the man without a country


WHEN THE TIME CAME for Kurt Vonnegut to title his final book, not so long before he stumbled in his Park Avenue home, banged his head, and died, the writer turned, in a Rosebud touch, to a short story he read as an Indianapolis schoolboy during the Great Depression. That story was “The Man Without A Country” by Edward Everett Hale, first published anonymously in the December 1863 issue of a young Atlantic Monthly. Nowhere in Vonnegut’s long 2005 goodbye letter, A Man Without A Country, does he explain the title reference. This was less an oversight than a bonus message for the dwindling number of Americans who remember when Phillip Nolan, the sea-born hero-in-exile of Hale’s story, stood for allegorical and literal deracination of the saddest sort. The sly reference strikes twice. It evokes lost innocence and nostalgia for another age. Then drives a letter-opener through their heart. Vonnegut’s title also winks at the vicissitudes of literary fame. When Hale died at age 87 in 1909, he enjoyed an international reputation nearly as warm and deep as Vonnegut’s in 2005. After his once formidable output dried to a trickle, the New York Critic ranked Hale the 11th-greatest living American author.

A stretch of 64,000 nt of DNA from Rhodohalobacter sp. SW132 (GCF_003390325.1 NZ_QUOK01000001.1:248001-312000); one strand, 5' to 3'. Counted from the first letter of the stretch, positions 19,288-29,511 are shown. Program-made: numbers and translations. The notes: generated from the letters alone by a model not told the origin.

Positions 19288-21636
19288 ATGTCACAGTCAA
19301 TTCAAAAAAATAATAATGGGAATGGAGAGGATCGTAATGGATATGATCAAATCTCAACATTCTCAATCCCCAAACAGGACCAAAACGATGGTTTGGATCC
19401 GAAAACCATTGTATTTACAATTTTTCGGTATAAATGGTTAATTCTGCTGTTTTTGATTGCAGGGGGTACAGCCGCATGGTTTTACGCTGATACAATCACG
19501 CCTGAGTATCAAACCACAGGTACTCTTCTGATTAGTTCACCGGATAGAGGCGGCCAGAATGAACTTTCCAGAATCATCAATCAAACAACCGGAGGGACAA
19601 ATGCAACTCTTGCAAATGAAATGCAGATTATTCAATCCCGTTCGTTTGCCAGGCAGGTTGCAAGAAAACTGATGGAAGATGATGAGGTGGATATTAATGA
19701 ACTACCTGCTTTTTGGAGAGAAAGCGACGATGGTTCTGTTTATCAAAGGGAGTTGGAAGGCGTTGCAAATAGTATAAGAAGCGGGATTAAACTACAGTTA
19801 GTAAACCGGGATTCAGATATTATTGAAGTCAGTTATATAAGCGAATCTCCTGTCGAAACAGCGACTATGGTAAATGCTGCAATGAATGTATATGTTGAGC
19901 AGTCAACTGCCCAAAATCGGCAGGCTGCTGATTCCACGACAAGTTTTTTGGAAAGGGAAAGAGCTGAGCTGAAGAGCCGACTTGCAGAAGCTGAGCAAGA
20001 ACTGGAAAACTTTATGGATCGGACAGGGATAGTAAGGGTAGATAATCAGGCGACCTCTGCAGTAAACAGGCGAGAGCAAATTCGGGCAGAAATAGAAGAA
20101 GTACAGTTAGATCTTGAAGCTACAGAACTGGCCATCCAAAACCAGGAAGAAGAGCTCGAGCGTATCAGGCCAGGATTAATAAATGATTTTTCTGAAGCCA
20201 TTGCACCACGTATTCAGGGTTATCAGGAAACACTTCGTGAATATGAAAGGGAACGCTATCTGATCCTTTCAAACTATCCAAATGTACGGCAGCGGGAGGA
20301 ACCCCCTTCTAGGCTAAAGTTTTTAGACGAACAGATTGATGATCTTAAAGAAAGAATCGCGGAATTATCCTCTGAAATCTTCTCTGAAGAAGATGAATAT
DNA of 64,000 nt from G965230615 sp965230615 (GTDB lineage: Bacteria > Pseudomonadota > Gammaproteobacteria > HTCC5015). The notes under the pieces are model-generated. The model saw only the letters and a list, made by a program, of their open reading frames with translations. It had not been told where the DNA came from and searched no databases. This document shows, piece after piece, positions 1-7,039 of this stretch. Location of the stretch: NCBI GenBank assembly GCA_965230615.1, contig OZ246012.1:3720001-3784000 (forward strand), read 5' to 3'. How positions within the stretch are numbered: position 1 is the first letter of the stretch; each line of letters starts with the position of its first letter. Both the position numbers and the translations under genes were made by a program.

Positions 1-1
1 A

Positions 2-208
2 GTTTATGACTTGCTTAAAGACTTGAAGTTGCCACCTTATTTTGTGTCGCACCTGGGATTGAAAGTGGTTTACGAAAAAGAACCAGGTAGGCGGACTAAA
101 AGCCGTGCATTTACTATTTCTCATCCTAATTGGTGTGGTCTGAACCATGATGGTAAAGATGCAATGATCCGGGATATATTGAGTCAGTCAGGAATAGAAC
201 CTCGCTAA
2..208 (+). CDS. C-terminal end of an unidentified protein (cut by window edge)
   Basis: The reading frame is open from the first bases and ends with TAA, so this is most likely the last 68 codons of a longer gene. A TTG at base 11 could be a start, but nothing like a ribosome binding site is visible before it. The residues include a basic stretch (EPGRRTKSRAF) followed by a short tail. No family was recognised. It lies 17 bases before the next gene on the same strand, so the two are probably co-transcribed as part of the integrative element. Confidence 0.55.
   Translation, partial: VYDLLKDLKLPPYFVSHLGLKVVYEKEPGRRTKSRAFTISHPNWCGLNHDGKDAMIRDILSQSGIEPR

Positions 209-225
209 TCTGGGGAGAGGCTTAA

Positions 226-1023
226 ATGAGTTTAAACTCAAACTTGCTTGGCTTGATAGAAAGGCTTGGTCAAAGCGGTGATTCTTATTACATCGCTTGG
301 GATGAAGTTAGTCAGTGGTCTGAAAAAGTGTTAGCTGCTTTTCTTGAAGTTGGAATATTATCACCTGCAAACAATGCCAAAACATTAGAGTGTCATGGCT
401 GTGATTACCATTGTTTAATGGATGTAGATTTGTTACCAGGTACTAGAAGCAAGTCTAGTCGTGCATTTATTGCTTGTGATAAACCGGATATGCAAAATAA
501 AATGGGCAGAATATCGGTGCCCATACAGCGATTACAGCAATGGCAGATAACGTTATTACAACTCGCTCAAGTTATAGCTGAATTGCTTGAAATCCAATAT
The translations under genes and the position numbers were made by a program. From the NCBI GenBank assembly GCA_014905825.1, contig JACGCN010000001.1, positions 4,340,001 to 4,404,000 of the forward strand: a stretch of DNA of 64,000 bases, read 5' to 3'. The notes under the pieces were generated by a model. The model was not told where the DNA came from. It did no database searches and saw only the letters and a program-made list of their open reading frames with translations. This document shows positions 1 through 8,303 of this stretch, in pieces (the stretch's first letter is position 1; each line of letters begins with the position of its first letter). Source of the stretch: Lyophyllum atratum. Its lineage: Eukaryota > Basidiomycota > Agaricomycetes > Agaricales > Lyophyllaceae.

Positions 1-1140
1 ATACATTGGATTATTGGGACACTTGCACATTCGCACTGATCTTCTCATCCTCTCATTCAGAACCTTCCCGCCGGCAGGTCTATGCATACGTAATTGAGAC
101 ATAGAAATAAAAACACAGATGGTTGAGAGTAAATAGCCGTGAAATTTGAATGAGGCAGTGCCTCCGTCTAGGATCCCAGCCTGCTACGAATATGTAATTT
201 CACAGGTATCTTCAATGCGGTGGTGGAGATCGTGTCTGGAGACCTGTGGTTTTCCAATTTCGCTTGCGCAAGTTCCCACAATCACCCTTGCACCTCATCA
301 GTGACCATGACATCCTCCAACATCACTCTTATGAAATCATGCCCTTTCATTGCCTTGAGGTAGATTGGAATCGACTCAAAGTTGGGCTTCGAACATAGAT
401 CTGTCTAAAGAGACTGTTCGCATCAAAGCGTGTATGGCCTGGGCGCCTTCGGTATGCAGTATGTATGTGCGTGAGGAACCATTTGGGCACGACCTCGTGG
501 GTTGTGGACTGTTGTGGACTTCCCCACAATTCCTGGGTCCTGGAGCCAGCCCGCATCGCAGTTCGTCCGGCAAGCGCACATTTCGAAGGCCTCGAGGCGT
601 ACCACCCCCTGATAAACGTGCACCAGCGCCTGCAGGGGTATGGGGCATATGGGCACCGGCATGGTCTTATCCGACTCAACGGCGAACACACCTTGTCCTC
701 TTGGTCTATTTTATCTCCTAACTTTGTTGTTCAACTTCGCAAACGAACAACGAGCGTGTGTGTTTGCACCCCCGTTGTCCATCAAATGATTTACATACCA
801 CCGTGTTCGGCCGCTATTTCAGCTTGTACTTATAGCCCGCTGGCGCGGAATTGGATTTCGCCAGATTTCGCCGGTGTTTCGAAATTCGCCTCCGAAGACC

more from Alexander Zaitchik at the LA Review of Books here.